The following are the main spoilers from Netflix’s “Anatomy of a Scandal”.
“The Anatomy of a Scandal” aired Friday on Netflix, with author David E. Kelly – and her audience – return to the familiar landscape: the case of a handsome, wealthy man (Rupert’s friend), his beautiful blonde wife (Sienna Miller), his beautiful brown-haired mistress (Naomi Scott) and the detective (Michael Dogger) who hopes to unravel their story. . Co-created and written by Melissa James Gibson and co-written by S.J. Directed by Clarkson, the six-episode series gets all the scores you would expect. There will be twists! There will be drops! There will be many deadlines!
But the real question is: is “Anatomy of a Scandal” acting as a crime-thriller or additional evidence that Kelly’s trash-TV frenzy should be stopped? TV editor Matt Brennan and staff writer Meredith Blake revealed:
Matt Brennan: Honestly, the first chapter of “The Anatomy of a Scandal” is not terrible. Then the second episode happened.
Most of the hour – more Series – Conservative MP James Whitehouse (friend) has been set up in the courtroom where he is being prosecuted for raping Olivia Lytton (Scott), a former parliamentary colleague who was in an extramarital affair. That is, all the other lines of Olivia’s testimony that cut the episode out of the story rather than delivering a stylistic dick instantaneous, except for the very high ham-handled soft-focus flashbacks. It also prompted me to pick up a hammer on my TV screen.
I think that’s what sparked this conversation. Because, despite my series and frequent series, I ate the “Anatomy of a Scandal” anyway. Then when I saw this feeling I remembered it was before me Others Glossy David e. Limited series like Kelly HBO’s “The Untoing” and Hulu’s “Nine Perfect Strangers”. Since the launch of “Big Little Lies” in 2017, she has turned what you describe into a “rich white woman” play into a cottage industry, and these projects are coloring in greater numbers. Nevertheless, five years after the storm hit “Big Little Lies” TV, I am still impressed with the episode for the episode.
I feel the need to involve my therapist here, but in the meantime, I ask you: do you feel the same way? If so, what is gravity?
Meredith Blake: I do not know when or why Kelly decided to become the premier historian of Super-Weldy Yummy Mummies TV with predatory husbands, but he certainly happily accepted this sub-genre. Alas, every successive iteration of this formula seems to yield less impressive results.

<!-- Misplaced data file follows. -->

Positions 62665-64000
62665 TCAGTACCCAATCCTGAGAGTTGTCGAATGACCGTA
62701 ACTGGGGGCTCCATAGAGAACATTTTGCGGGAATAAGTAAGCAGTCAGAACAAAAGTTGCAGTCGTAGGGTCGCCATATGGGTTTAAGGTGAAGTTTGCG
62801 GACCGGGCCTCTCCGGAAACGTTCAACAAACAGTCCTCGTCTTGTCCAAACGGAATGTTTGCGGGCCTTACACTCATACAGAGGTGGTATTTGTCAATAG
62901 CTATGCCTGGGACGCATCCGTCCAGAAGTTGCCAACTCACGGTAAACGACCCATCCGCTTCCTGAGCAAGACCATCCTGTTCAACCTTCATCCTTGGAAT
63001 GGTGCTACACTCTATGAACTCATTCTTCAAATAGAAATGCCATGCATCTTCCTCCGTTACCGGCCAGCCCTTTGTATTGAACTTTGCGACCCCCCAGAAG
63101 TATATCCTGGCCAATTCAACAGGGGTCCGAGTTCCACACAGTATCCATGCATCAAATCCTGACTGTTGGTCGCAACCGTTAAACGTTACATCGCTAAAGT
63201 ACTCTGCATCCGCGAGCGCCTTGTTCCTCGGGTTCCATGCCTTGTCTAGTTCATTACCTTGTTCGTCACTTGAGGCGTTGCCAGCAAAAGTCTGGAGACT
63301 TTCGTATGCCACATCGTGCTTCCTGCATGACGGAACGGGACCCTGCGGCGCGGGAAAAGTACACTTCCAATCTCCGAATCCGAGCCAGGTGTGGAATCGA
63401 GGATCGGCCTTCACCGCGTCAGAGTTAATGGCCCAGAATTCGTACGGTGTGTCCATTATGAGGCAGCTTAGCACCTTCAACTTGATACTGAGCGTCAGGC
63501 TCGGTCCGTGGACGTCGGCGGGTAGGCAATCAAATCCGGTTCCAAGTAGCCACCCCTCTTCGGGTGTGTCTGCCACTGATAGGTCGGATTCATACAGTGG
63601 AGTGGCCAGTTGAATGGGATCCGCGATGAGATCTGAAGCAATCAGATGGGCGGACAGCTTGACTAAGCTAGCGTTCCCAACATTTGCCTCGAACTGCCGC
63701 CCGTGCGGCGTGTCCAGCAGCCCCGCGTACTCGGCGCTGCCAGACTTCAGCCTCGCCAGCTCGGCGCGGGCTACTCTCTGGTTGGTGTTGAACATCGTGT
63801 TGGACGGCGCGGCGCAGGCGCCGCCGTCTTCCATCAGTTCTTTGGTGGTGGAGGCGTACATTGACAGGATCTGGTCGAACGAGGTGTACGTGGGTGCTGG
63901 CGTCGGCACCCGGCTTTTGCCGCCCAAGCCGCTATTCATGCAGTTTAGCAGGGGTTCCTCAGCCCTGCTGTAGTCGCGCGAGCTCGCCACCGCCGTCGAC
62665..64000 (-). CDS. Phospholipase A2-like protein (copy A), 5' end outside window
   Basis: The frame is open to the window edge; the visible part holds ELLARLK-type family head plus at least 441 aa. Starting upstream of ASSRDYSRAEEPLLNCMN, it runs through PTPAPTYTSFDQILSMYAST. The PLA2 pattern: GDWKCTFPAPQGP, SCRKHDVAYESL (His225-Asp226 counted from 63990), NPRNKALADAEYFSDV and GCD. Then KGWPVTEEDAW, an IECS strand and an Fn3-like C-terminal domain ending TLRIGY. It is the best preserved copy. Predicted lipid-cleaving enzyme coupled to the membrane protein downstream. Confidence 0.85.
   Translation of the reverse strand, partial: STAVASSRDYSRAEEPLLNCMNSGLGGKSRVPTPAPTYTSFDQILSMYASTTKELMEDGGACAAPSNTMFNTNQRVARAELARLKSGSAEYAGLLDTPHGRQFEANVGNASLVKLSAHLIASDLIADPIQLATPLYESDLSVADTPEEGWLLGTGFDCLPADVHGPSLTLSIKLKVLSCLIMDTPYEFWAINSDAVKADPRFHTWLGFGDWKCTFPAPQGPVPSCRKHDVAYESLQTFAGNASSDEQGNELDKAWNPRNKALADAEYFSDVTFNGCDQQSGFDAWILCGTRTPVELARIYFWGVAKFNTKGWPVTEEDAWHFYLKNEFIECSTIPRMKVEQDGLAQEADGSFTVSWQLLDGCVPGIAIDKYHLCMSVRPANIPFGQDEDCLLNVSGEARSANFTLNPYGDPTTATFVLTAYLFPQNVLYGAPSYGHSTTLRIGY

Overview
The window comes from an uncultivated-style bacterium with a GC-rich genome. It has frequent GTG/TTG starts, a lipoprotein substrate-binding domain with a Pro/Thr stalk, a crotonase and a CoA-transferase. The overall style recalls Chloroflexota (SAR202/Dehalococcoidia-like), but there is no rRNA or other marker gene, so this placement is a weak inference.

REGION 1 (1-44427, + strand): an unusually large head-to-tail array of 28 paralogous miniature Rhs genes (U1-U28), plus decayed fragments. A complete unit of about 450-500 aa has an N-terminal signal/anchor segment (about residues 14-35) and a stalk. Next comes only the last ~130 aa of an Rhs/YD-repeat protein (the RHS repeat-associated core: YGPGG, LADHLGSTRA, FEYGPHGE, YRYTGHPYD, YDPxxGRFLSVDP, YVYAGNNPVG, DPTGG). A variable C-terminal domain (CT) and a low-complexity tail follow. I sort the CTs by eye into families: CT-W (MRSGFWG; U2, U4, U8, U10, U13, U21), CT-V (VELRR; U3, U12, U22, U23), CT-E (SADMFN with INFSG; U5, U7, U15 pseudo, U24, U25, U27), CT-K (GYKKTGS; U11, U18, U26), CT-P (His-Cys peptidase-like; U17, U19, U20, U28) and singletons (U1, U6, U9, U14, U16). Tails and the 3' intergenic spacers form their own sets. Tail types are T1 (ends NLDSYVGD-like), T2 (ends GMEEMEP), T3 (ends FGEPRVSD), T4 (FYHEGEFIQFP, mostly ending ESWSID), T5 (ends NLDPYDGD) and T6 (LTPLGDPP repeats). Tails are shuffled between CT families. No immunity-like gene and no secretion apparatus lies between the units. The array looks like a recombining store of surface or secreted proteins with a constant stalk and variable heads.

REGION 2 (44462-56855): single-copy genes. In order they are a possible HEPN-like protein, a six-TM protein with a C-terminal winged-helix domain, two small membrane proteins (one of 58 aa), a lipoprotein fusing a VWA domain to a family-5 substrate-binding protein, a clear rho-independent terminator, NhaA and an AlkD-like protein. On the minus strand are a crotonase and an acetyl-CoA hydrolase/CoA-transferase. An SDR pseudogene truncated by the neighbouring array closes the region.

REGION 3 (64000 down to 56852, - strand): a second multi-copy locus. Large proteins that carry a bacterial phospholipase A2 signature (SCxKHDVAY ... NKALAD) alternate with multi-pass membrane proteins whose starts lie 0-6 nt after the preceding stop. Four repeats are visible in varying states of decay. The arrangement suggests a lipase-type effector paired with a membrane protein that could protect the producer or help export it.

Based on the novel by the Guardian’s former political correspondent Sarah Vaughan, “The Anatomy of a Scandal” explores an attractive context – the British ruling class – and the Oxford Toff-Toff-Tory MP on the topic of a friend. Clearly modeled after Boris Johnson. And David Cameron of the world. (Not to be confused with Prime Video’s ‘A Very British Scandal’, another star-studded limited series about sex, power and misbehaving toffees will be released this month.)
Despite this sociologically fertile landscape, “anatomy” offers no sharp sociological insight into the “big little lies”. Not much needs to be said about class, sexual consent, political power or how these forces interfere, and it is only interested in conspiring through serious, unethical attempts to retaliate against rape survivors. The direction was cheese and nose, especially the device Clarkson uses to really depict the emotional state of each character at the end of each episode.
And unlike “The Untouching”, there is no malicious glamorous Hugh Grant or Nicole Kidman in the collection of fancy outerwear to invest in us. It does not even offer much in the way of real estate porn, as we expect from Kelly’s latest products or at least HBO budgets. (I loved the Whitehouse kitchen wallpaper.)
Despite these obvious flaws, it could not clear me from the “anatomy of a scandal”. Lady Mary, Michael Dockery, of “Downton Abbey” may be a scene from one of those funny barrister wigs. Maybe it’s the graceful brisk pace – each episode lasts 45 minutes. Or I wanted to see if my prediction about the show’s Big Twist was correct (that is), but I found this series shockingly easy (or maybe Because) It was so confusing.